Sunday, February 13, 2011

WhomWatch #1

Fairly recently I had a go at websites that make a big song and dance about people misusing apostrophes. But it's not only apostrophes, there are peevebloggers who moan about the 'misuse' or overuse of certain words (eg literally), the misuse of inverted commas (quotation marks) or the invasion of business buzzwords. And these websites are very popular. So in the spirit of 'Why should the devil have all the good tunes', I'm launching WhomWatch, an occasional blog within a blog.
Now I couldn't care less if people want to use the word whom in their conversation. If they want to sound a bit old-fashioned and slightly quaint, that's their business.
But I do object to so-called experts telling all and sundry that we must always use whom instead of who when it is the object of a clause. Why? Because in real life hardly anybody does. Here are some extracts from Swan, my usage bible:
Whom is not often used in informal English. We prefer to use who as an object, especially in questions. We use whom in a more formal style and we must use whom after prepositions.
And he gives these examples:
Who did they arrest? (Whom did they arrest? - formal)
Who did you go with? (With whom did you go? - very formal)
And I would add that in informal English (in other words, normal spoken English) we try and avoid the preposition problem by putting the preposition at the end of the sentence, as in his example - Who did you go with?. And we almost never use whom for a direct object (in other word without a preposition).
But that doesn't stop people telling us we should. Hence the need for WhomWatch, watching the prescriptivists. The name, by the way, is a reference to a popular 1970s British science-fiction TV series called Doomwatch, which used to scare the shit out of me. I hope WhomWatch will be a little less scary.

WhomWatch #1 - The Apostrophe Protection Society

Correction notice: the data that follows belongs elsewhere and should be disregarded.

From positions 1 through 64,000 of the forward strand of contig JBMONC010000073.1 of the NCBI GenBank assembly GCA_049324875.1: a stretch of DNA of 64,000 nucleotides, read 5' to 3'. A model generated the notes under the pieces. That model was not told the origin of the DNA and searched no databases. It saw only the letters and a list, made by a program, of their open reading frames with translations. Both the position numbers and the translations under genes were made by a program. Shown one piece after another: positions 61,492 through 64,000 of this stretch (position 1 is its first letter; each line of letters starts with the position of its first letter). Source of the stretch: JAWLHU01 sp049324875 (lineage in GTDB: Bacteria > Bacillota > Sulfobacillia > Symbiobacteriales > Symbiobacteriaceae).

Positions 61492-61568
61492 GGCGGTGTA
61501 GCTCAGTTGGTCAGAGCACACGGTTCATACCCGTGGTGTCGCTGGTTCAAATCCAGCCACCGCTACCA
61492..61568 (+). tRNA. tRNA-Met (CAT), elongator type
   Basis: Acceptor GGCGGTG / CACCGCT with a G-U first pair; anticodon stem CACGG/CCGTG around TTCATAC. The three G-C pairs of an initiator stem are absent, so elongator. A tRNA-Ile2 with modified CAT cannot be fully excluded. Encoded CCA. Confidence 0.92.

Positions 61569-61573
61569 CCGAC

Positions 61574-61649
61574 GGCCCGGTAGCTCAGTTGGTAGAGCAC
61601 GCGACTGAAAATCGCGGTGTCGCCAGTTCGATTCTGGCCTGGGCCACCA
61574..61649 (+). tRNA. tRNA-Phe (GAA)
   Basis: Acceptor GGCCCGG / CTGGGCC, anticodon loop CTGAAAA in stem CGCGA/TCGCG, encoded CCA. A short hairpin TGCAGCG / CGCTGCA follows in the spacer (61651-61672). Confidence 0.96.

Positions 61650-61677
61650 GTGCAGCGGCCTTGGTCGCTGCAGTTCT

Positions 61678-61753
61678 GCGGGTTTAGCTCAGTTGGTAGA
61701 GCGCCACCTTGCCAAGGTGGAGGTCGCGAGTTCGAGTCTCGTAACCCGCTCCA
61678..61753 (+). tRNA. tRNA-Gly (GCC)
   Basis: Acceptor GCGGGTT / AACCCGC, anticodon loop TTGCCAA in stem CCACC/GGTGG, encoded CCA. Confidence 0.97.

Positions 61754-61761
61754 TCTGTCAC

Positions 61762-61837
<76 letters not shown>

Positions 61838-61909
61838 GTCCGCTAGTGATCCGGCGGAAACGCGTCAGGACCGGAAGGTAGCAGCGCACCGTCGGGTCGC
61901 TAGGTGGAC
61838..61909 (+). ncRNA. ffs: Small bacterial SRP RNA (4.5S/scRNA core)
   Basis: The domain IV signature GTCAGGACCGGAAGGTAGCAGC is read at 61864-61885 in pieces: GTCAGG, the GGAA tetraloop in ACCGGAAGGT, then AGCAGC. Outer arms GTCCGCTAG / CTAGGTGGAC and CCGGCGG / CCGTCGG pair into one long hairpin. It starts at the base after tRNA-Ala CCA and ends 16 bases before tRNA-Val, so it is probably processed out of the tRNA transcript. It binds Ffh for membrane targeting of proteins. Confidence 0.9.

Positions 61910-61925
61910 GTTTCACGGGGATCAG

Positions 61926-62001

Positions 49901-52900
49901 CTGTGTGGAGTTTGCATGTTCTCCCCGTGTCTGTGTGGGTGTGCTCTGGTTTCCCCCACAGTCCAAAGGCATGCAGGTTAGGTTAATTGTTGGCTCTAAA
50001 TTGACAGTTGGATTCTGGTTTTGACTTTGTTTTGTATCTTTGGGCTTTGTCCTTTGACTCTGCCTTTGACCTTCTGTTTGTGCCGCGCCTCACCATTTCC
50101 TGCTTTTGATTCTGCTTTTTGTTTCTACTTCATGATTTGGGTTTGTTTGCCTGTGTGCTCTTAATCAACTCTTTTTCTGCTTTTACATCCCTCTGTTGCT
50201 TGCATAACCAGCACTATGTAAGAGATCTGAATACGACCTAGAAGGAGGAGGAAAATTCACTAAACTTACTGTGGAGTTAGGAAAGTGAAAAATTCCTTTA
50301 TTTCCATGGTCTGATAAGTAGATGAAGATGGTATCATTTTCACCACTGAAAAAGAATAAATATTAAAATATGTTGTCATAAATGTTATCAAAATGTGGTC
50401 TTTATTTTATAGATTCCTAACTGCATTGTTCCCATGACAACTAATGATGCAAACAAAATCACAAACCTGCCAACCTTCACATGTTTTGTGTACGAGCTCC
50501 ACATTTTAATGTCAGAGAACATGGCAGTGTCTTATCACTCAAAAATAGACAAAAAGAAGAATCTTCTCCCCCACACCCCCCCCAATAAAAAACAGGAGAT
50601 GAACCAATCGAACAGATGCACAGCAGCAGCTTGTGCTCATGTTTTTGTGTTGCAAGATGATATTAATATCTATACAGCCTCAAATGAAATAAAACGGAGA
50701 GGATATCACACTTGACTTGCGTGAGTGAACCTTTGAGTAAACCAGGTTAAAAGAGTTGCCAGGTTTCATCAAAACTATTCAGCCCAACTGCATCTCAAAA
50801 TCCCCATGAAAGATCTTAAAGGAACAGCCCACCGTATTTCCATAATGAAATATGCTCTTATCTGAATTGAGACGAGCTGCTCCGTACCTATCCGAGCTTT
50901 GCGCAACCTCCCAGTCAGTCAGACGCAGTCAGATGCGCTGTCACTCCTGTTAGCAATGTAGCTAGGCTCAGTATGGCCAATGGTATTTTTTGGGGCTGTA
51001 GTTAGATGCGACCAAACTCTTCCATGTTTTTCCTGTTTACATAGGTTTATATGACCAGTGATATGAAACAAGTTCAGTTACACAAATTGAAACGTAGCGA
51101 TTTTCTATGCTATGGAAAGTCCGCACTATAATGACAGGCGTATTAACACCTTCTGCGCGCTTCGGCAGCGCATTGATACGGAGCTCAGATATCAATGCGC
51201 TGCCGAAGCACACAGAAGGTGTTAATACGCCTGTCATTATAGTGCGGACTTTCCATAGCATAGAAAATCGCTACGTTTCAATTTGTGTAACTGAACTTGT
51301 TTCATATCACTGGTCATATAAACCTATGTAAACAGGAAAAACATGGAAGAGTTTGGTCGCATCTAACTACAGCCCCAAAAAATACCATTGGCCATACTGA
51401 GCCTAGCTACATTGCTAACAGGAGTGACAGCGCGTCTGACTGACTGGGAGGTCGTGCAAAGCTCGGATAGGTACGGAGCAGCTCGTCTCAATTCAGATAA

On their 'More problems' page the Apostrophe Protection Society say, rather confusingly:
"Whom" is used less frequently these days but, if used, it should be used correctly. It is used to refer to the object of a sentence ...
I'm pretty sure they used to say 'Always use whom for the object', now they seem to be qualifying it with 'if used'. Perhaps they are beginning to see the light. But they still go on to say you should use it the following examples:
  • A man whom I know mends radios
  • A girl whom I met recently works from home
So let's look at these rather forced examples. You will of course immediately recognise these as defining relative clauses where whom refers to the object of the main clause in both cases.
Here's Swan again:
In identifying relative clauses, whom is unusual. Either we leave out the object pronoun, or we use that or who.
And Murphy, from English Grammar in Use:
... we do not often use whom. In spoken English we usually prefer who or that, or nothing ...
In other words we don't actually need a relative pronoun at all, so the neatest solution would be:
  • A man I know mends radios, he might be able to fix it for you.
  • A girl I met recently works from home, she could tell you what it's like.
(I've tried to make these sentences a bit more realistic)
The falling out of fashion of whom is borne out by these results from Google Ngram Viewer, both in British English
and American English
So how about if we substitute some non-defining clauses to make their point a little clearer.
  • That man over there, whom I have known for a long time, mends radios.
  • The girl next door, whom I met recently, works from home
Swan again:
In non-identifying clauses, we usually use whom when necessary (but these clauses are not very common in informal English)
and Murphy:
... [in non-defining relative clauses ] You can use whom (when it is the object):
This morning I met Diane, whom (or who) I hadn't seen for ages.
In fact everyone I know says who in those contexts, and so do all the TEFL course books we use. I've already written a bit about these nonsense-rules in a previous post. And linguist Mark Liberman, writing recently at top linguistics blog, Language Log, about the even rarer whomever, remarked that:
... 'whom' has been essentially dead for a century, except when a note of dignity or austerity is desired.
The next chart shows the rise and fall of whom and it's use with prepositions in British English since 1600
And showing whom only when it's used with prepositions.
Yet it's use is still peddled by various websites, and even worse by some sites aimed at foreigners learning English. If students are told that whom is the norm for use as an object, and not that it is only used in a very formal register, these people are doing the students a real disservice, as they are just going to make them sound faintly ridiculous.
And so the need for WhomWatch


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